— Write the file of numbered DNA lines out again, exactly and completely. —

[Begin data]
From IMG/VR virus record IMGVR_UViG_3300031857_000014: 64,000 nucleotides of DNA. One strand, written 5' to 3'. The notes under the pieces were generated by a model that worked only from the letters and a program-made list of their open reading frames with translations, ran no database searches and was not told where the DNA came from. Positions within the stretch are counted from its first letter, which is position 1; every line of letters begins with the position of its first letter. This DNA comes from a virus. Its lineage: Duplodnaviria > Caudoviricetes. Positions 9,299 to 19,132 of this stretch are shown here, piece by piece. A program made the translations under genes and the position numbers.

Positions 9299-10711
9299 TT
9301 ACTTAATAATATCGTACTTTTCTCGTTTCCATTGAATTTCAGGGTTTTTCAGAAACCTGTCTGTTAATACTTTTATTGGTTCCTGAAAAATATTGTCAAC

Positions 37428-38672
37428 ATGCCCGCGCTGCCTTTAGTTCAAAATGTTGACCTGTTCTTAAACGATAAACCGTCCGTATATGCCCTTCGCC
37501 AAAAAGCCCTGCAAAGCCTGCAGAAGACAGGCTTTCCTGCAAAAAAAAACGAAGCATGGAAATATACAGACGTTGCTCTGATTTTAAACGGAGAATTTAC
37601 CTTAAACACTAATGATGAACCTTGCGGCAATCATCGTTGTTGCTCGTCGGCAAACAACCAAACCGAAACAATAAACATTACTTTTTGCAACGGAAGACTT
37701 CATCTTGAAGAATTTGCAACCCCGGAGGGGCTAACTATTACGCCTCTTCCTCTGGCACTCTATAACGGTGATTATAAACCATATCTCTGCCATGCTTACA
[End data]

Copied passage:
From IMG/VR virus record IMGVR_UViG_3300031857_000014: 64,000 nucleotides of DNA. One strand, written 5' to 3'. The notes under the pieces were generated by a model that worked only from the letters and a program-made list of their open reading frames with translations, ran no database searches and was not told where the DNA came from. Positions within the stretch are counted from its first letter, which is position 1; every line of letters begins with the position of its first letter. This DNA comes from a virus. Its lineage: Duplodnaviria > Caudoviricetes. Positions 9,299 to 19,132 of this stretch are shown here, piece by piece. A program made the translations under genes and the position numbers.

Positions 9299-10711
9299 TT
9301 ACTTAATAATATCGTACTTTTCTCGTTTCCATTGAATTTCAGGGTTTTTCAGAAACCTGTCTGTTAATACTTTTATTGGTTCCTGAAAAATATTGTCAAC

Positions 37428-38672
37428 ATGCCCGCGCTGCCTTTAGTTCAAAATGTTGACCTGTTCTTAAACGATAAACCGTCCGTATATGCCCTTCGCC
37501 AAAAAGCCCTGCAAAGCCTGCAGAAGACAGGCTTTCCTGCAAAAAAAAACGAAGCATGGAAATATACAGACGTTGCTCTGATTTTAAACGGAGAATTTAC
37601 CTTAAACACTAATGATGAACCTTGCGGCAATCATCGTTGTTGCTCGTCGGCAAACAACCAAACCGAAACAATAAACATTACTTTTTGCAACGGAAGACTT
37701 CATCTTGAAGAATTTGCAACCCCGGAGGGGCTAACTATTACGCCTCTTCCTCTGGCACTCTATAACGGTGATTATAAACCATATCTCTGCCATGCTTACA